“In general, with techniques, equipment, and ways of working, it’s best not to be a hard-presser but to try different things and find your own style of doing things. That style can also change. Why in the world should you be stuck in one place.” – Positiivinen Ongelma concludes.
This is one of the very first songs I wrote for this band and played with Riku. I was listening to a lot of Windhand and Kylesa at the time of writing this and it sounds pretty sludgy with a punk beat at the end. Song is about the inner emptiness of realising your own mortality and that there’s probably nothing after life. Just as there hasn’t been before. So moralising about people’s life choices seems rather corny, and of course you are guilty of it yourself. But why on earth? As relatively gloomy people, it’s hard even in these thoughts to end up with a straightforward hedonism, but rather to grin ironically at how stupid the whole life is.
Ookoo, Mustaa and Hullu was on our first EP, but they were completely redone for this album. Ookoo is a short and raw song with a chorus that is something of a breakdown instrumentally. Story-wise, it’s about how difficult it is to express yourself and your bad feelings in words when your mental health is going through a mental breakdown. Even though the song tries to blatantly overdo the lyrics, it’s still true. It’s much easier to pretend to be OK than to actually ask for help.
You know that feeling when you’re so pissed off that your blood doesn’t circulate and your eyes start to get black? Well, that’s what this song is about. The only thing is that it’s fucked up for life and little by little you’d start to find the desire to end it all. Even though, of course, you shouldn’t. Someone always denies all the fun anyway. Well, let’s not end the days and go through the song with a pretty groovy vibe. This is one of the band’s most going songs, and someone even said it’s worth dancing to. Who knows.
The desire to harm starts to change from yourself to others. Or does it. Is it more important that someone just gets hurt? Or are all those gore scenarios just happening in your head? Do you run in blood, stab yourself and others in your little fantasy world and then deny all those thoughts. Because you can’t be crazy.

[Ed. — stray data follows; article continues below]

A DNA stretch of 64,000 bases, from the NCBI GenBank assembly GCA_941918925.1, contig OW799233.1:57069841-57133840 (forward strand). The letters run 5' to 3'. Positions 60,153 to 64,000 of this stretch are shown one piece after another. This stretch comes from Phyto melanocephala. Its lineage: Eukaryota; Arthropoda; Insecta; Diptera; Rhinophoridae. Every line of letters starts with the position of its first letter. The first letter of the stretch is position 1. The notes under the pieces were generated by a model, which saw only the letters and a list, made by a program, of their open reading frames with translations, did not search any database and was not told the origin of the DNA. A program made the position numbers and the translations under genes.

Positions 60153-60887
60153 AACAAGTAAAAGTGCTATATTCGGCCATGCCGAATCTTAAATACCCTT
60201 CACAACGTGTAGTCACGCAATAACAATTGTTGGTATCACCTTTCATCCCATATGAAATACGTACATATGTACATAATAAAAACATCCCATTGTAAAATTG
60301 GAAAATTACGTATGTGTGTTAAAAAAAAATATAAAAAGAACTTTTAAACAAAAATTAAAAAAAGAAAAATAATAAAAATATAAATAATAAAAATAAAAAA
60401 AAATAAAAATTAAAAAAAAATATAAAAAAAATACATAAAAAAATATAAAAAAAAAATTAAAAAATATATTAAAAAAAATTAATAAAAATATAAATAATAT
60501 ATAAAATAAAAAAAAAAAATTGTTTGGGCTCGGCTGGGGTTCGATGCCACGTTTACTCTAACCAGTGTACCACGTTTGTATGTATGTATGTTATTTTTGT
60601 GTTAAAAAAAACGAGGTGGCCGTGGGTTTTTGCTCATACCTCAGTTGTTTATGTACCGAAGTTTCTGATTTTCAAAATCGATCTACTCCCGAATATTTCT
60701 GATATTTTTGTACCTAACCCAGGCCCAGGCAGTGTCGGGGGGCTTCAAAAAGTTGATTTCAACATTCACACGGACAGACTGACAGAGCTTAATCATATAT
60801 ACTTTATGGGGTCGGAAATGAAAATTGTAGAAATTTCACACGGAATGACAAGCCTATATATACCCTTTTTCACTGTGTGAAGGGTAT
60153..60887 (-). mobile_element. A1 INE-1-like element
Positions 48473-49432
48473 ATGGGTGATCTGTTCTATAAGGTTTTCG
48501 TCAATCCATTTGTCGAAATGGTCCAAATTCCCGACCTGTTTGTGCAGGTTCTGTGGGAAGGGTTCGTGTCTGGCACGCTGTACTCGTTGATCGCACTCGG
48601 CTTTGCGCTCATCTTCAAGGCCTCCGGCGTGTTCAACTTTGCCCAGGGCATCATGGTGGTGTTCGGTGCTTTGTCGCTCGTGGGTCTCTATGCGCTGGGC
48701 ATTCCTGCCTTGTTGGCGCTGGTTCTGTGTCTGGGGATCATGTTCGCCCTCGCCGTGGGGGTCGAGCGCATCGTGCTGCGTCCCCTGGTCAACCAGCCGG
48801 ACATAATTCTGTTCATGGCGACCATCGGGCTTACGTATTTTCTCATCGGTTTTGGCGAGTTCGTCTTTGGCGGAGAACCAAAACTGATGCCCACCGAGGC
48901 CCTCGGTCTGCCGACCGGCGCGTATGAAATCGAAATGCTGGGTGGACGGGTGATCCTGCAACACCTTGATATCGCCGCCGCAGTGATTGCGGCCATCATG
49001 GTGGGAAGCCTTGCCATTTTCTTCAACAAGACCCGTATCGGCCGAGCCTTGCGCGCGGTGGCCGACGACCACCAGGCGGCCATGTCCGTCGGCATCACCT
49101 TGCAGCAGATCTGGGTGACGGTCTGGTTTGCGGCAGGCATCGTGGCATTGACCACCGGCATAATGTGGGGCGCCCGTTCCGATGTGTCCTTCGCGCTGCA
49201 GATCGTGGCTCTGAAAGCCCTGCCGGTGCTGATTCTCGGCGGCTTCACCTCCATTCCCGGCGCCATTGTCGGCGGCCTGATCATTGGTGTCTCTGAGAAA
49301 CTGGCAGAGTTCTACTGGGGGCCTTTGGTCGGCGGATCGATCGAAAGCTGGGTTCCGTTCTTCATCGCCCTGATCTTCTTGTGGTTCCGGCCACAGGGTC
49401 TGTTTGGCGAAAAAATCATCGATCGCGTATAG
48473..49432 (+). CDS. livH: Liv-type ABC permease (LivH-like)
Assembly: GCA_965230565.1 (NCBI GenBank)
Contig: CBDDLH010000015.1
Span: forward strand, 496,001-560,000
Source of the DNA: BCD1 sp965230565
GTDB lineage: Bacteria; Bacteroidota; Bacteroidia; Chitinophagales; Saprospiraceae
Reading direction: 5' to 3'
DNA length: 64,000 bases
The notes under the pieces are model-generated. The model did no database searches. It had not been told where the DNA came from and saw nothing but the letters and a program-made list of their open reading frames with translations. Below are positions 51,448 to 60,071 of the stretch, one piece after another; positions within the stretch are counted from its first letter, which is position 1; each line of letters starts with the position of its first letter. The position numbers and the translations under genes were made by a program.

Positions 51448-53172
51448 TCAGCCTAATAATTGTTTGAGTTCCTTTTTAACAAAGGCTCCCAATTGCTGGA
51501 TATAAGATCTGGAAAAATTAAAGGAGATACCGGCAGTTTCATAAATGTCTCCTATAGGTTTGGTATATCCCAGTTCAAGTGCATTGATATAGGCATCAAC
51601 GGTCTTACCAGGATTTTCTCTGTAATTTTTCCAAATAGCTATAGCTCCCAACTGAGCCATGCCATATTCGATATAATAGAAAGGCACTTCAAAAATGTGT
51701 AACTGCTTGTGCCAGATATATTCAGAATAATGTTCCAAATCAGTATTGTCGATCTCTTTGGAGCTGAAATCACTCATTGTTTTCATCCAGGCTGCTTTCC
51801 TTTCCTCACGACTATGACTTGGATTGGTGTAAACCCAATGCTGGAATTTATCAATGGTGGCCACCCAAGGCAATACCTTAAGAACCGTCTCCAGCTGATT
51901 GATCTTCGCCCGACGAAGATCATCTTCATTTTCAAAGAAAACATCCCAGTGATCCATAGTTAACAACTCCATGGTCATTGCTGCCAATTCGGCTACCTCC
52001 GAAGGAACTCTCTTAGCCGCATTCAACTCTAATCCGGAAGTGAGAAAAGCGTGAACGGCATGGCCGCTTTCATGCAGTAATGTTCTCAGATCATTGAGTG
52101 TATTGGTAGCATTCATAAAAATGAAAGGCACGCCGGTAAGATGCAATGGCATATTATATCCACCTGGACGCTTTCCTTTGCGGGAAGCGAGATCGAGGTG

So the song deals with the dilemma of controlling unwanted thoughts. Can you ban your own thoughts? Just be yourself, but don’t be like that
5. Kaikki loppuu
This is one of our oldest songs. The riff varies in rhythm and the song was first played mainly to get the stupid rhythm ideas right. Then the song turned out to be our longest song, and it’s starting to have some sections. It’s quite an existential thing, where you start by saying that everything is going to end. And then you wonder why everything ends. Well, because we are destroying everything. At the end, we are actually quite satisfied with the idea that everything will end. There’s no point in going on like this.
Did someone say Monolord? You can hear the influences from there quite strongly in this instrumental song. You get a kind of massive soundscape here, when you play the bass and separate it to three separate signals going through different processing. Raw and powerful, I’d say. The track progresses from a short melody hook to an overbearing thump, with only a small part of it showing some light. Let’s stay on the heavy end there though. A simple, but atmospherically quite effective song in my opinion.
This song certainly has the most aggressive punk feel to it. The song emulates the rant that comes when you’re way too drunk, someone asks you a political question and you start emotionally explaining your opinion. The style is a bit like the early work of the Finnish rock band YUP. Only here the rage, the wit, the irony and the disgust for other people living is conveyed quite effectively.
What images of the world, norms, stereotypes are fed to us all the time, is there any basis for them? Why on earth should we believe them? They just feed on themselves and give people the right to despise others and justify their actions in that name.